None of the existing research has explored key challenges to DFS in detail nor formulated a framework for such challenges. To the best of the authors’ knowledge, this is the first paper on DFS that attempts to collate its challenges and incorporate them in a hierarchical model using ISM and further divide them into four categories of factors using fuzzy MICMAC analysis.

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Article
Publication date: 14 March 2019

Abdullah M. Baabdullah, Ali A. Alalwan, Nripendra P. Rana, Pushp Patil and Yogesh K. Dwivedi

The purpose of this paper is to identify and examine the most important factors that could predict the Saudi customer’s continued intention towards adoption of mobile banking.

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1390

Abstract

Purpose

The purpose of this paper is to identify and examine the most important factors that could predict the Saudi customer’s continued intention towards adoption of mobile banking.

Design/methodology/approach

The proposed conceptual model was based on the technology acceptance model (TAM) and task-technology fit (TTF) model. This is also expanded by considering two additional factors: perceived privacy and perceived security. By using a self-administered questionnaire, the data were collected from a convenience sample of Saudi banking customers from different parts of Saudi Arabia.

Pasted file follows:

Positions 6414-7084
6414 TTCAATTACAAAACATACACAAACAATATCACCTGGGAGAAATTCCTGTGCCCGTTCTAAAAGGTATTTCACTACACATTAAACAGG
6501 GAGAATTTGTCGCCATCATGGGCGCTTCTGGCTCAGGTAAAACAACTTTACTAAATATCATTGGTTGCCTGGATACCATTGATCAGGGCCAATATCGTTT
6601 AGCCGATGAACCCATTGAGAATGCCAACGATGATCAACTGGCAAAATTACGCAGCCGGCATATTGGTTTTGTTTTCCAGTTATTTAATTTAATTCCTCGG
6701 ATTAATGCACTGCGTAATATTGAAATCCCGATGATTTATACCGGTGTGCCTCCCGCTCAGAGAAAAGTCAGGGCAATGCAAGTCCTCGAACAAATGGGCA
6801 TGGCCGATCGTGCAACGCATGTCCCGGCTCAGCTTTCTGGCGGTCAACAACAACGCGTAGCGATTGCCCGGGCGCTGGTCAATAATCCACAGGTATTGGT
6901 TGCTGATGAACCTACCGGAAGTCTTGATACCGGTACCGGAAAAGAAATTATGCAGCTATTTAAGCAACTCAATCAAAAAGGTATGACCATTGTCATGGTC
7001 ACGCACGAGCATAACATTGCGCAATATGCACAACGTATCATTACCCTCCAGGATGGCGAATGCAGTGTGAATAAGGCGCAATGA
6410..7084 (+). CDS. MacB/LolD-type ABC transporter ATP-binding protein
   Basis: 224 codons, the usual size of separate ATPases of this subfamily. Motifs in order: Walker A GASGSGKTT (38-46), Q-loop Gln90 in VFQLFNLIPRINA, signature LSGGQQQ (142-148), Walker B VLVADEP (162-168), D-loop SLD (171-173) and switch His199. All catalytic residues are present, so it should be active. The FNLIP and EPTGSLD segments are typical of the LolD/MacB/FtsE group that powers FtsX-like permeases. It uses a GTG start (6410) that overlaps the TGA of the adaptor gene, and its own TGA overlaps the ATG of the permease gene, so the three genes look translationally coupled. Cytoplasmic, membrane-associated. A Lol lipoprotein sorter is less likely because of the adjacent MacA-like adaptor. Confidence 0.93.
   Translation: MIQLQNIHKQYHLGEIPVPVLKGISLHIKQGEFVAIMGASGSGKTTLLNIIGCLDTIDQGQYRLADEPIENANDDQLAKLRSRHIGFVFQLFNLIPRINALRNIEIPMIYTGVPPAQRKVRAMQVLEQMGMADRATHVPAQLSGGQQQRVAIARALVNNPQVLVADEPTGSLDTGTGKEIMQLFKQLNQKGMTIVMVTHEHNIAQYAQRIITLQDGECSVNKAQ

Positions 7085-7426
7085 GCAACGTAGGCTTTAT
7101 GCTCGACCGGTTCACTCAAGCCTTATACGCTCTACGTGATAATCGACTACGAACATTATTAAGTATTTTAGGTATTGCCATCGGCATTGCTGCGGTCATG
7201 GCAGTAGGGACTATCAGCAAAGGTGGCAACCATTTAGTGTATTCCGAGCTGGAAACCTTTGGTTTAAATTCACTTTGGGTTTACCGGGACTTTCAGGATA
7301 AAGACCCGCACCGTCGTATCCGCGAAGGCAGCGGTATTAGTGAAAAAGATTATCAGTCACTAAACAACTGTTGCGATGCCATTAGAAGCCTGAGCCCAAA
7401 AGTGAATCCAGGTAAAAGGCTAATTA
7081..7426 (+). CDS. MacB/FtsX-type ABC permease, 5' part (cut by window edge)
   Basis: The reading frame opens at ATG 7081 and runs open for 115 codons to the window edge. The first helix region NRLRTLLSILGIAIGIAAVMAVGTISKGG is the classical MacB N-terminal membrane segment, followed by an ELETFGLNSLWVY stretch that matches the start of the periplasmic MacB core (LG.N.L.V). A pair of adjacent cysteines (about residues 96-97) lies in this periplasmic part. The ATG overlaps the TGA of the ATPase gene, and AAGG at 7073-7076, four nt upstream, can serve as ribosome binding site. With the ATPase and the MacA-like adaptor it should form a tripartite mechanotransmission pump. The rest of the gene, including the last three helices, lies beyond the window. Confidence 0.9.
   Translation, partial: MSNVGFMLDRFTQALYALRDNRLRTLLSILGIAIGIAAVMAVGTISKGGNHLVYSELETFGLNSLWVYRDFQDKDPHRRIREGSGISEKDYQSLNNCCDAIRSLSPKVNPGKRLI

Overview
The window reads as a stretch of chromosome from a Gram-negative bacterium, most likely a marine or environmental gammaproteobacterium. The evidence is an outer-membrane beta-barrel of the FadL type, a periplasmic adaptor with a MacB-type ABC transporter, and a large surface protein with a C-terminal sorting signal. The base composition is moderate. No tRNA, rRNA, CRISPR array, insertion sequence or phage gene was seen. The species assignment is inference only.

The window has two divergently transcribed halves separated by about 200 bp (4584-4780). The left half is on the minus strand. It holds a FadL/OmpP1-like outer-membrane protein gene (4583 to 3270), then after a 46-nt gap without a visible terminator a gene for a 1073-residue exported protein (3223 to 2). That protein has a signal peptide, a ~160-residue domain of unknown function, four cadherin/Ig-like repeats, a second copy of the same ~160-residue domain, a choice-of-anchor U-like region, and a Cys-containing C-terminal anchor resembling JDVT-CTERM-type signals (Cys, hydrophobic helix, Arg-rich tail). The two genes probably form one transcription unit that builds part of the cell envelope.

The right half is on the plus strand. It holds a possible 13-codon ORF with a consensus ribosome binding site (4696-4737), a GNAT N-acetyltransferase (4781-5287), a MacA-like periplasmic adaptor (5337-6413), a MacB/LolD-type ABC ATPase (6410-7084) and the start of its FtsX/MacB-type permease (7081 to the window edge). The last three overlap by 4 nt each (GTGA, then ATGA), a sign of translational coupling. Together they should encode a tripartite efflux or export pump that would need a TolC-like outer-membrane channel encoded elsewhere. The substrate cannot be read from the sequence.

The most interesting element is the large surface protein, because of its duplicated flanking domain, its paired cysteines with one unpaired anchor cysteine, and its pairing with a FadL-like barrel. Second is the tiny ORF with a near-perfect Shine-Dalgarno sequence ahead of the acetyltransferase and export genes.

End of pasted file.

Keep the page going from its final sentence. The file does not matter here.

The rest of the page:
Findings

The main results based on structural equation modelling analyses supported the impact of perceived privacy, perceived security, perceived usefulness and TTF on the customers’ continued intention to use mobile banking.

Research limitations/implications

The moderation influence of the demographic factors (i.e. age, gender, income level, educational level) was not tested. The data were also collected using a self-report questionnaire; however, it would be more accurate to utilise more statistics from the bank database about the users of m-banking.

Originality/value

This study represents a worthy attempt to test such novel technology (m-banking) in the KSA where there is a scarcity of literature. A considerable theoretical contribution was also made by integrating the TTF model with the TAM in addition to consider privacy and security in one single model. Moreover, considering both perceived privacy and security in the current model creates an accurate picture about the adoption of m-banking especially as there are a limited number of m-banking studies that have considered privacy and security alongside the TTF model and TAM in the same model.

Details

International Journal of Bank Marketing, vol. 37 no. 2
Type: Research Article
ISSN: 0265-2323

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Article
Publication date: 20 July 2021

Ankur Srivastava, Nitin Gupta and Nripendra P. Rana